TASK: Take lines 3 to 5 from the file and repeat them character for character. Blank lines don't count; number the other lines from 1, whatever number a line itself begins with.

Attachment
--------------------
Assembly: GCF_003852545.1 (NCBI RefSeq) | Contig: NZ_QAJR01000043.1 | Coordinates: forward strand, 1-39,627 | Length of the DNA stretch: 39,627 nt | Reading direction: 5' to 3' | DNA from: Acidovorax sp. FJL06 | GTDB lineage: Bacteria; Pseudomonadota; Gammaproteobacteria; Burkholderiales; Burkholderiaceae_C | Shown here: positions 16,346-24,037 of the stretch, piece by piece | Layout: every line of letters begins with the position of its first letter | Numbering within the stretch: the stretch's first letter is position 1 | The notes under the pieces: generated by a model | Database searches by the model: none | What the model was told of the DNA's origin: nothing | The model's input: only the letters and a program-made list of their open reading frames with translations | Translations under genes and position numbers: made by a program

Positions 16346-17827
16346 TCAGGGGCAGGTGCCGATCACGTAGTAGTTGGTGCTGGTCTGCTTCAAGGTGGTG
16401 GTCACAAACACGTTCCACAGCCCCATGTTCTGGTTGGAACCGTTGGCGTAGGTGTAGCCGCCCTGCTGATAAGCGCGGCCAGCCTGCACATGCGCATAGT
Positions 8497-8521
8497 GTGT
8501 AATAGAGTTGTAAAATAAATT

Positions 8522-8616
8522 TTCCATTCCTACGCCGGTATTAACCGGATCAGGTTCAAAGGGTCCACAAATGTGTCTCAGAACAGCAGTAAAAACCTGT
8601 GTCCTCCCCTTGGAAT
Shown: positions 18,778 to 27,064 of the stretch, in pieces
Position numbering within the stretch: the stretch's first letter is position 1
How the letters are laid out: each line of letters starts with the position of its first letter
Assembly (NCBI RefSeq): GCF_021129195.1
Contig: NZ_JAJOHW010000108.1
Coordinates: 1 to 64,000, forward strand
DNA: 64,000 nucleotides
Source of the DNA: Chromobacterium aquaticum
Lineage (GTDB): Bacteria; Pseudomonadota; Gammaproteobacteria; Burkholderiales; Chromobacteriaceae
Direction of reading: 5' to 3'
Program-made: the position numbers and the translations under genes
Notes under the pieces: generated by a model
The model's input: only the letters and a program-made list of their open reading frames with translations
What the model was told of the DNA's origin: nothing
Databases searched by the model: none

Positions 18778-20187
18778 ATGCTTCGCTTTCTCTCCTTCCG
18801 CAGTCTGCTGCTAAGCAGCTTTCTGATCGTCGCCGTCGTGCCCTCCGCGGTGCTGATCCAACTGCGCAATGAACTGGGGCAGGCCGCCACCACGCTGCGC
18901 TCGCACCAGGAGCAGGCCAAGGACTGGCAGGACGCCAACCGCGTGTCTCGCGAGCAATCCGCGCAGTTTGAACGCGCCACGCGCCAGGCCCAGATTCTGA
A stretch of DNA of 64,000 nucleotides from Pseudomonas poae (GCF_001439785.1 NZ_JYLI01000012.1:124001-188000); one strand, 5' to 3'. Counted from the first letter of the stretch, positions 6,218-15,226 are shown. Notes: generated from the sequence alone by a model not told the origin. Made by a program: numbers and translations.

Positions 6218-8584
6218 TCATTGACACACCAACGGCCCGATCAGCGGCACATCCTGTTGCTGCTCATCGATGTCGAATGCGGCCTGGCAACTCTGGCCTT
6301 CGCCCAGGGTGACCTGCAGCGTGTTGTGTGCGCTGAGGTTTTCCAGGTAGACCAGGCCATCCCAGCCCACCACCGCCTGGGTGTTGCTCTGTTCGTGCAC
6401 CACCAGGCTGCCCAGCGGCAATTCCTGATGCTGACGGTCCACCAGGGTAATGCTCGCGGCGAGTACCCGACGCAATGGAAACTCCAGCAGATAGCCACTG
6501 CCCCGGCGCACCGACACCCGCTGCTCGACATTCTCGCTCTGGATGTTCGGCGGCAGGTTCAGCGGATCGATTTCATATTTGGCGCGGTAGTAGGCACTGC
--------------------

16346 TCAGGGGCAGGTGCCGATCACGTAGTAGTTGGTGCTGGTCTGCTTCAAGGTGGTG
16401 GTCACAAACACGTTCCACAGCCCCATGTTCTGGTTGGAACCGTTGGCGTAGGTGTAGCCGCCCTGCTGATAAGCGCGGCCAGCCTGCACATGCGCATAGT
Positions 8497-8521